Charles Gaines Puts a Face to the Politics
With Faces 1: Identity Politics, the American artist uses the portraits of celebrated thinkers to explore the relationship between aesthetics, politics and language
Look closely at one of the grid-pixel portraits on display at the Paula Cooper Gallery, and you’ll be able to make out the outline of Dolores Huerta’s face. Now an octogenarian, the civil rights activist who coined the powerful “Sí, se puede” phrase is still a symbol of Latino resilience in the United States.
And to artist Charles Gaines, her voice belongs to a particular historical timeline —that is, one where thinkers such as her and Karl Marx and bell hooks and Maria W. Stewart overlap. Sometimes literally.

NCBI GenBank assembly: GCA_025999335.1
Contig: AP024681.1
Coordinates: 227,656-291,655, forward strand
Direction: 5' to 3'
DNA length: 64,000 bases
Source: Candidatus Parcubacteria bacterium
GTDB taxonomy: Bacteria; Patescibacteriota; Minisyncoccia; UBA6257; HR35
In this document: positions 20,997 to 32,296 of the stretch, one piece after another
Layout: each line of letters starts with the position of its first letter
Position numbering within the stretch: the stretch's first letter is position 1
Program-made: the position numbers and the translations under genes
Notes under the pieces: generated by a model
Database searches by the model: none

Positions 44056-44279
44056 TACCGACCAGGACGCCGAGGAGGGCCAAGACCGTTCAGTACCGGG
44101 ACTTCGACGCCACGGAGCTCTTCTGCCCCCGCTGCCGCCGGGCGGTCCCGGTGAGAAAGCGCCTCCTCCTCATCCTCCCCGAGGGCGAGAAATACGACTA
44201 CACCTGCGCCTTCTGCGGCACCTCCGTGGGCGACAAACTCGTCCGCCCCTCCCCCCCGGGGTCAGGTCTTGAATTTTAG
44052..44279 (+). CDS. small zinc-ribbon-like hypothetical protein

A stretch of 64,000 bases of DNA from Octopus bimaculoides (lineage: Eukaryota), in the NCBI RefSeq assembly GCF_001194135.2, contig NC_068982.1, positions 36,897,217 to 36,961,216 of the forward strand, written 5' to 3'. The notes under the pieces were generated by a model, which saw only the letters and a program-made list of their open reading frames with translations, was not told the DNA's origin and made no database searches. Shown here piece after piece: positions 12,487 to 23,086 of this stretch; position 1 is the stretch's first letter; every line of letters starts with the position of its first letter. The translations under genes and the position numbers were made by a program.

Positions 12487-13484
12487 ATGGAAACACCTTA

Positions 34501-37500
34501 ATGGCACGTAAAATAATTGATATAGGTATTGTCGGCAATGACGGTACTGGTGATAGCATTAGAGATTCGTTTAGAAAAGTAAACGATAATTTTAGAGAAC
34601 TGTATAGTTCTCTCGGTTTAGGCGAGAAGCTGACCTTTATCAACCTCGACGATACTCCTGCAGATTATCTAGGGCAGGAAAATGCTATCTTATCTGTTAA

That’s the foundation of Faces 1: Identity Politics, a series of portraits made on clear acrylic panels. In the twelve large-scale pieces, the conceptual artist chronologically layers the faces of thinkers who have developed concepts of identity, from Aristotle to the present. As the series progresses, the portraits of the previous thinkers appear through a numbered grid on a posterior panel in a different hue, creating a kaleidoscope effect.
The result, though, defies numbers and historical chronology… much in the same way history cyclically muddles discourse.
Faces 1 is on display at the Paula Cooper Gallery until June 9